MIAF 2009 ~ theatre notes

Tuesday, July 14, 2009

MIAF 2009

Brett Sheehy, the artistic director of the Melbourne Festival, freely admits that he's nervous about announcing his first program. "I know I've done it before," says Sheehy, who has directed both the Sydney and Adelaide festivals. "But you don't get any less nervous. Melbourne's status as the cultural capital is an additional pressure. But obviously, that's also why I wanted the job."

Certainly, Sheehy has reasons for feeling a little flighty. This time last year, he took over from Kristy Edmunds, whose four-year stint from 2005 produced much critical adulation, especially among younger audiences, and an unprecedented load of vitriolic commentary from the more conservative constituency of our cultural capital.

Sheehy was widely perceived to be a director who wouldn't frighten the horses, a steady pair of hands who would steer the ship into less stormy waters. On the other hand, Edmunds' tenure has generated a strong expectation among Melbourne arts fans that the festival will be challenging, exciting and full of the shock of the new. The depth and range of her festivals brought out stars like Ariane Mnouchkine and Peter Brook, created mini-events within the festival such as Merce Cunningham's 2007 residency and mixed the highbrow and the lowbrow in an intoxicating whirl.

Coming hard on her heels, Sheehy faces a tricky task: to generate a program that doesn't disappoint the keen audience built up through Edmunds' tenure, but which also doesn't bring down the wrath of those who think the main stage belongs to the MSO and the MSO alone. Certainly, Sheehy is anxious to differentiate his program from those which went before; but it looks to me more of an evolution than a revolution. And I think he's pulled it off: MIAF 2009 promises to be a really interesting festival, and will attract a wide range of people.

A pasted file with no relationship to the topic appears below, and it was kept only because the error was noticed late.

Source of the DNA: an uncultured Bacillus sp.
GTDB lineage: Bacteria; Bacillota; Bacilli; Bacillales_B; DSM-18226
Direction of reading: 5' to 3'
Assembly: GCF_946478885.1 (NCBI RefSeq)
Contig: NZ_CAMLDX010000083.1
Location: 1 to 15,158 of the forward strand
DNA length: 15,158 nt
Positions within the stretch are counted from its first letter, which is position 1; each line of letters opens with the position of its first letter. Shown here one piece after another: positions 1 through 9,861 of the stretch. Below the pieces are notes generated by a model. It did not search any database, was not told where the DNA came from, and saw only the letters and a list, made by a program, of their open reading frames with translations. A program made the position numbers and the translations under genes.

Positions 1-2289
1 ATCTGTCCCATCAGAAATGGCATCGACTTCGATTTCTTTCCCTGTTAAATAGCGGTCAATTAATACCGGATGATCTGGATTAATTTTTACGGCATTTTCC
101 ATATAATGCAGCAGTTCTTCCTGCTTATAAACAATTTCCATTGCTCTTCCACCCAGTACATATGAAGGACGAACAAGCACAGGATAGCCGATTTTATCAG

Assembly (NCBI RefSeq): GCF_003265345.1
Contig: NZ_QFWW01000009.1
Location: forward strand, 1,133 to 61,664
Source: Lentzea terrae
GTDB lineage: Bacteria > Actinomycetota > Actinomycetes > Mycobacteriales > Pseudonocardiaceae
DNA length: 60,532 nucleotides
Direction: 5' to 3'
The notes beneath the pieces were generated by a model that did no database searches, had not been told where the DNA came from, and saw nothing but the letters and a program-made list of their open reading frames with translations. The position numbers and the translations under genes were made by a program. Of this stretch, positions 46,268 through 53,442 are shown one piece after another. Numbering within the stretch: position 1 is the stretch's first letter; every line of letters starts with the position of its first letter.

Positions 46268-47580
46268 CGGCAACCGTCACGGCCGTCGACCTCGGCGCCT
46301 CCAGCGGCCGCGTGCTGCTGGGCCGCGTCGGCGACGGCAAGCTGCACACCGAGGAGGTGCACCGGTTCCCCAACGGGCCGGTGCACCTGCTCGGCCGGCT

The feature of this festival is probably the visual arts program. "I've always been enamoured of the Melbourne pride in its built environment," says Sheehy. "And so from the beginning I was thinking of something structured around this great feature of this city." To this end, he galvanised the local boutique galleries, who have each curated their own exhibition around the theme. The centrepiece is Callum Morton's 2007 Venice Biennale piece Valhalla, a monumental sculpture that seems to be part biography, part reflection on modernity. There's also a free large scale video installation at Federation Square, The Living Room, which will intriguingly dress the square as an actual living room.

The performing arts are various, with an emphasis on exclusive international events. 90 per cent of the festival works are exclusive to Melbourne, so those interstaters who want to see them will have to come here. The centrepiece is Sasha Waltz, whom Sheehy describes as the most influential choreographer in Europe after Pina Bausch. Waltz is bringing out her production of Medea, with a score by Pascal Dusapin set to the play Medeamaterial by Heiner Müller, and also her her dance masterwork Körper. If I were you I'd be booking tickets now: these look to me like must-sees.

Other theatrical highlights include Deutsches Schaulspielhaus Hamburg's production of the British playwright Simon Stephens' (Motortown) play Pornography and a dance theatre piece, Le Salon by Belgian group Peeping Tom. And Ireland's Abbey Theatre is bringing a verse play called Terminus, a work on the darker aspects of Ireland written and directed by Mark O'Rowe, which was a hit at last year's Edinburgh Festival.